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Interview with animation director Maxime Marion

  • Was there a particular event or time that you recognized that animation is your way of telling stories?

I studied video and film making in the early 2000’s. But I always felt something was missing… I was always remembering how fascinated I was by the Wallace & Gromit shorts during my childhood. I wanted to do animation ! So I learned stop motion animation by myself, and ended up creating shorts, that I screened in festivals and on the internet. Those first projects were meaningful in my life. I loved the animation process so much, from screen writing to photography, animation and post-production. This is when things really started : my short films got some fame thanks to festivals and YouTube, and I slowly started doing animation for commercials.

  • What exactly is the job of an animation director?

Good question ! I’m working on my short films with a very small team, with a « do it yourself » state of mind. I have no clue what « animation director » means in the context of a big production. But in my own case, it’s about doing the right choices for every second of animation. I’m mimicking a lot of the moves of my characters before animating them.

  • How many people are involved in creating an animation like yours? And could you tell us a bit about their roles, the flow of the team?

On The Secret of Mr Nostoc for example, there were only 3 people as part of the main « creative team ». Patrice Seiler as graphic artist, creating all the sets and puppets. Amaury Sabau as composer. And myself, doing both photography, animation and post. Of course we had great help by other team members : Stany Bohnert helped Patrice building the sets, Tiphaine Fouquet made the costumes for the characters, and of course the voice actors : Cyril Mazzotti, Céline Lehmann and Jean-Marie Pexoto. This is definitely what you
could call a « small production » ! But I’ve worked this way on most of my projects. I love this family-like relationship that such a project brings.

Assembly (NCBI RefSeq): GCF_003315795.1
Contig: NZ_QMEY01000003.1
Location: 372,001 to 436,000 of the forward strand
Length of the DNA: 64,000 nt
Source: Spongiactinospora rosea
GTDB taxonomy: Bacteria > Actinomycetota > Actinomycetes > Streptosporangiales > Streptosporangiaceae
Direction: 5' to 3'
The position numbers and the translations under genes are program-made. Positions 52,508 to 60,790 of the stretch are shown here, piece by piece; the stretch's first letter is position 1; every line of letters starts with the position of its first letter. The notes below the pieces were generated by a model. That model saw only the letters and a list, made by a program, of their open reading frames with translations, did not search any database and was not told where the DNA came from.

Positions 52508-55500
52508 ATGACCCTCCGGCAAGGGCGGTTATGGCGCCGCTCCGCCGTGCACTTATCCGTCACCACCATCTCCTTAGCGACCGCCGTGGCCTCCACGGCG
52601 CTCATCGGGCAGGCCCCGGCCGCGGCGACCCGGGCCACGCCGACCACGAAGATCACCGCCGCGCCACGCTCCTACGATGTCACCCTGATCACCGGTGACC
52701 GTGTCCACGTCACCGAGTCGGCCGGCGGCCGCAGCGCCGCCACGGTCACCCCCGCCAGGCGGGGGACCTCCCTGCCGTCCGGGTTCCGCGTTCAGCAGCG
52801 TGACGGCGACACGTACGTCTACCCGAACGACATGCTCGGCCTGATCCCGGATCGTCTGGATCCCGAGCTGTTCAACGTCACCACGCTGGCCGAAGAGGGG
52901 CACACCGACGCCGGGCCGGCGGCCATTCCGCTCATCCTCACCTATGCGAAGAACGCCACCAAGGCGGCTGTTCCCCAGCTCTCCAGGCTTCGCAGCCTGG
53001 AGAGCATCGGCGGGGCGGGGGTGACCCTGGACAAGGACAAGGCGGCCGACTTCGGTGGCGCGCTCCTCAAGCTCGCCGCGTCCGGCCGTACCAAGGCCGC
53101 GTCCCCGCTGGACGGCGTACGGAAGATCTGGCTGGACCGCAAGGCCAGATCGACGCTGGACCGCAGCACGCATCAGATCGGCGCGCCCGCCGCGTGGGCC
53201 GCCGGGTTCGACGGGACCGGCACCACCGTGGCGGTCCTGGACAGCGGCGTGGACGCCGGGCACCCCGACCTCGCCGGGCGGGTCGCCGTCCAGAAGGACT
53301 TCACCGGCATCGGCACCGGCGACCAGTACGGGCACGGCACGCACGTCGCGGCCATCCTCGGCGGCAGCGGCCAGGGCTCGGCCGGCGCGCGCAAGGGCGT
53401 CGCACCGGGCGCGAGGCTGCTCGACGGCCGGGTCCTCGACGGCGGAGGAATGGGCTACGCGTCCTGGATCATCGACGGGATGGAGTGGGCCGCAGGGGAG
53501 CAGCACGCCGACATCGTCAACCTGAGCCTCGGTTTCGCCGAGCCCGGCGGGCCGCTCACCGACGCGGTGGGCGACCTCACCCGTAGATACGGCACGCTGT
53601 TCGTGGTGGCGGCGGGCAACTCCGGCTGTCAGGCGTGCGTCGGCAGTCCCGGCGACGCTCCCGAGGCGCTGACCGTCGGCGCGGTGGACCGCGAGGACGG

• What is the process in creating an animated character?

Patrice would be better suited than me to talk about this, but I’ll try to explain his process. Patrice always draws character drafts first. His characters are all made of waste and rubbish. This is a lovely and unique concept. Sometimes he looks for specific elements to incorporate into his characters. And sometimes, found elements give a new perspective in the making of a character.

  • 2D Animation vs. 3D animation what are your thoughts on this endless battle?

Stop motion, of course ! Nonetheless, I think there’s no real battle between 2D and 3D. There are many ways of making animation, you can even combine these techniques. That always depends on the story. You got to find the right technique to tell your story in the best way possible !

  • What does your animation workflow look like while animating? Tell us a little about the tools that you are using. What are your preferences? Methods? Plugins? Techniques?

For a long time I had no software. I started working with DragonFrame around 2013, and was hoping to save some time during my process. Actually, I never saved time : with the same amount of time, I was able to produce better animation thanks to the software. First, I’m placing the camera and all the key elements on screen. I’m adding all the visual elements, before starting to work on photography. Then I rehearse my animation till I consider myself ready for it. I’m usually taking 1 to 3 takes for the same shot, in order to have some freedom during editing. Then, it’s time to prepare the next shot, and to start the process all over again.

  • What do audiences want? And is it the animator’s role to worry about that?

The Secret of Mr Nostoc was a specific challenge. It is an adaptation of a children book made by Patrice. So we wanted to stay as true as possible to the original story and look. We guessed the audience would want the short film to « feel » like the book ; but we had to extrapolate how the characters would move, based on their personality.

  • What role have film festivals played in your life so far? Why are they necessary? How do you get the most out of them?

For me, film festivals are a central place where films meet their audience. Plus it’s a shared experience. I mean, otherwise, where would I screen my films ? They are meant to be watched. I’m always so happy when one of my shorts is screened in a festival, because this is the life of a film.

  • What is the most difficult part for you about being in the animation business, and how do you handle it?

Animation will test your patience. It is such an extreme way of producing content. This also raises some questions : am I ready to spend weeks in the dark to produce only a few seconds of content? who’s gonna pay me for that ? Who’s gonna accept to wait 18 months to discover my new project ? The way I’m tackling those doubts : the result. When the project is completed, those characters are not only moving on screen, they are LIVING on screen ! By the end of a project, you don’t remember the pain. Only the result will remain, and it will bring joy.